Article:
uk es it fr pt nl
Hollyoake Voti
Qualità su una buona giornata: 2.0
Coerenza del surf: 3.0
Livello di difficoltà: 3.0
Folle: 3.0

Overall: 3.0

Vedi tutti i 18 voti

basato su 1 vote. Voto


Surf Report Feed

Hollyoake Swell Statistics, Maggio: All Swell – Any Wind

This picture illustrates the range of swells directed at Hollyoake over a normal May and is based upon 2838 NWW3 model predictions since 2007 (values every 3 hours). The wave model does not forecast wind or surf right at the shore so we have chosen the best grid node based on what we know about Hollyoake. In the case of Hollyoake, the best grid node is 23 km away (14 miles).

The rose diagram shows the distribution of swell sizes and directions, while the graph at the bottom shows the same thing without direction information. Five colours illustrate increasing wave sizes. Blue shows the smallest swells, less that 0.5m (1.5 feet) high. These were forecast only 33% of the time. Green and yellow show increasing swell sizes and largest swells greater than >3m (>10ft) are shown in red. In each graph, the area of any colour is proportional to how often that size swell happens.

The diagram indicates that the most common swell direction, shown by the longest spokes, was ESE, whereas the the most common wind blows from the SSW. Because the wave model grid is away from the coast, sometimes a strong offshore wind blows largest waves away from Hollyoake and out to sea. We lump these in with the no surf category of the bar chart. To avoid confusion we don't show these in the rose graph. Because wind determines whether or not waves are good for surfing at Hollyoake, you can view an alternative image that shows only the swells that were forecast to coincide with glassy or offshore wind conditions. During a typical May, swells large enough to cause clean enough to surf waves at Hollyoake run for about 23% of the time.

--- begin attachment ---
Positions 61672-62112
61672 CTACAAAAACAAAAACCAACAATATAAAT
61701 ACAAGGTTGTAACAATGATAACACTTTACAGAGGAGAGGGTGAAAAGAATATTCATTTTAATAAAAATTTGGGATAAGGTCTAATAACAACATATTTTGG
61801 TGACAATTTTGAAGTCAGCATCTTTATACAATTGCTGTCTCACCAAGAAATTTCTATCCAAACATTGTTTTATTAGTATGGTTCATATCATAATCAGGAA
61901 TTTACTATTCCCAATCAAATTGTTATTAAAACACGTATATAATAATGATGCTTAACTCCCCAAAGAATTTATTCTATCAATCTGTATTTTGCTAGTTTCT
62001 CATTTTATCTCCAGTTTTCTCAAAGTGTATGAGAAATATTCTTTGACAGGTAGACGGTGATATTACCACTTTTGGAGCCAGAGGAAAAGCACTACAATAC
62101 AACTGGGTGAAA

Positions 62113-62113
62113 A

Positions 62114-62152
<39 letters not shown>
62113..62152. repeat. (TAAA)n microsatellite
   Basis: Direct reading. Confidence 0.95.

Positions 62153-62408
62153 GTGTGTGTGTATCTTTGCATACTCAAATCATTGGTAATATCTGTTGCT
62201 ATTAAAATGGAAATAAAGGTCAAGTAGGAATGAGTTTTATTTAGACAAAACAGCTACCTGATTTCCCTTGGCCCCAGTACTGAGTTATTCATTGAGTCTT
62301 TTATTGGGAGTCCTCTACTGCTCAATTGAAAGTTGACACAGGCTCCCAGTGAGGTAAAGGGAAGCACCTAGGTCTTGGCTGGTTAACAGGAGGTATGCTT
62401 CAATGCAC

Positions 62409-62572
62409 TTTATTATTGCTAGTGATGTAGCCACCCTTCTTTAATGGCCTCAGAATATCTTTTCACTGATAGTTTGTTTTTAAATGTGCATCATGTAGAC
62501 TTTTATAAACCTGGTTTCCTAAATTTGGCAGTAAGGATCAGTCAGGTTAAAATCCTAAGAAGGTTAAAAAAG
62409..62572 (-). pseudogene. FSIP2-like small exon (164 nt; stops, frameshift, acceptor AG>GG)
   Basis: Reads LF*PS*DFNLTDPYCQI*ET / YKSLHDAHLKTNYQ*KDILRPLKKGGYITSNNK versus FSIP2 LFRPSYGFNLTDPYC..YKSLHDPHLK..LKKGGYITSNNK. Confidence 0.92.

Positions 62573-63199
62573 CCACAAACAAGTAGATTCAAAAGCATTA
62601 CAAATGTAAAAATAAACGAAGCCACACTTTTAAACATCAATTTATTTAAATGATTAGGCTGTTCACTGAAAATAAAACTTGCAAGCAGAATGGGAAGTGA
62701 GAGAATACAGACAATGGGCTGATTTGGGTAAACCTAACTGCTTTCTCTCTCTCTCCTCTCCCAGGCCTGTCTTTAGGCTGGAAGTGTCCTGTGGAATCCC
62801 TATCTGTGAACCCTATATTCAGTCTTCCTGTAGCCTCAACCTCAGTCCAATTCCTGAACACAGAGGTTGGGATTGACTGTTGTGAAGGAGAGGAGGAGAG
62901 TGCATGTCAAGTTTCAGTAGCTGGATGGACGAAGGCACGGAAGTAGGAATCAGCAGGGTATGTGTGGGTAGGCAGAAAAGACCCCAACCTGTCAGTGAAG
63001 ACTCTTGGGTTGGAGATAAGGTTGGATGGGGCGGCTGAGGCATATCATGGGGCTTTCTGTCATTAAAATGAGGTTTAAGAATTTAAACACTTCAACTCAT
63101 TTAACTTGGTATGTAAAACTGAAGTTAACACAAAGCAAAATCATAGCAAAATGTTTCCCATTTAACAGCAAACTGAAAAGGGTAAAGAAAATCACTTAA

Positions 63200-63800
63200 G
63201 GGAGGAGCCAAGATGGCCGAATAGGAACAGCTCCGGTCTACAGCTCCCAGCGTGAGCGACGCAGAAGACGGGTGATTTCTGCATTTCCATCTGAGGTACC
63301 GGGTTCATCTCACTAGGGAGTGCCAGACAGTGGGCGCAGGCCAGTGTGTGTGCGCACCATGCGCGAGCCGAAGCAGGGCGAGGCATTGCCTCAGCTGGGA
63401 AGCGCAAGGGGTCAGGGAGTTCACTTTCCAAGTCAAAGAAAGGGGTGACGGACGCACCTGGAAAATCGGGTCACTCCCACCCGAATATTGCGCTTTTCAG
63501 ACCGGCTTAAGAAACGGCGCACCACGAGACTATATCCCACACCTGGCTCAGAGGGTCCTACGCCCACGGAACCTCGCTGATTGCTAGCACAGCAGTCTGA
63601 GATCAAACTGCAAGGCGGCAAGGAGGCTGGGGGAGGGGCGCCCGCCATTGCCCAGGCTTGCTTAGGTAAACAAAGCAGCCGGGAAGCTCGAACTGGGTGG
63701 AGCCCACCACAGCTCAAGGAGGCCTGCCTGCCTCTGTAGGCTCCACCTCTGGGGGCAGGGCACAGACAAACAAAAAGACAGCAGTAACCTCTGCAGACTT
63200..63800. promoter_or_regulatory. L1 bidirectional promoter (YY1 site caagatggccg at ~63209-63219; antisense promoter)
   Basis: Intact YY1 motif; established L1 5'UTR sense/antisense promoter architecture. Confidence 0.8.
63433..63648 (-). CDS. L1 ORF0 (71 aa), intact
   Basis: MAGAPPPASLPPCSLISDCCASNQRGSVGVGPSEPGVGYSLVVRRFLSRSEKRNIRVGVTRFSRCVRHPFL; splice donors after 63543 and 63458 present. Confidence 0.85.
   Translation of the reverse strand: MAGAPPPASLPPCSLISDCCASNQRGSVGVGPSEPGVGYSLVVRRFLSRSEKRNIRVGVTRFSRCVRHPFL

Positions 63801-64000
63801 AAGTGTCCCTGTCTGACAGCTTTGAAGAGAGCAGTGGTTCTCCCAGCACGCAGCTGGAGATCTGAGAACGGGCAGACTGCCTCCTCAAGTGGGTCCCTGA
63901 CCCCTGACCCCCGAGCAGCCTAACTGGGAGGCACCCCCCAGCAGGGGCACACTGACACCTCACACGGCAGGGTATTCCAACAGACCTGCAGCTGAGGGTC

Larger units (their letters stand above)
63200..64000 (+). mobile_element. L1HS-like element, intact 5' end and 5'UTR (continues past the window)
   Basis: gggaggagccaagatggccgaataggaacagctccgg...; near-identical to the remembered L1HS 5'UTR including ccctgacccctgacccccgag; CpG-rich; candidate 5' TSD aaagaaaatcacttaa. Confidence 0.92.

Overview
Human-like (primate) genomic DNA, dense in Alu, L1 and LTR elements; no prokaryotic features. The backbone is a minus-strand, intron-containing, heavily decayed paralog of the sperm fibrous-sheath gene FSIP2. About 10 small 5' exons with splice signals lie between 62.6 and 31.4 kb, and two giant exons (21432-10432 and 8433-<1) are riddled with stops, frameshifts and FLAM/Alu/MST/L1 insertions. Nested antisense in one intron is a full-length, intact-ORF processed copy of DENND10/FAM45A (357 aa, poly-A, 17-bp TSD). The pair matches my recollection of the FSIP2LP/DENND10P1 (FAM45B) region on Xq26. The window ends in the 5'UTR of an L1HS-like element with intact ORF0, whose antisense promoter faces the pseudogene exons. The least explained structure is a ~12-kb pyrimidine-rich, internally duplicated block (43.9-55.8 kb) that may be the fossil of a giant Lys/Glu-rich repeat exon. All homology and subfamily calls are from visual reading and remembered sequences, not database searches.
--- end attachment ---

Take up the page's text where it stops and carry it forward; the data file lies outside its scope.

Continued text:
IMPORTANT: Beta version feature! Swell heights are open water values from NWW3. There is no attempt to model near-shore effects. Coastal wave heights will generally be less, especially if the break does not have unobstructed exposure to the open ocean.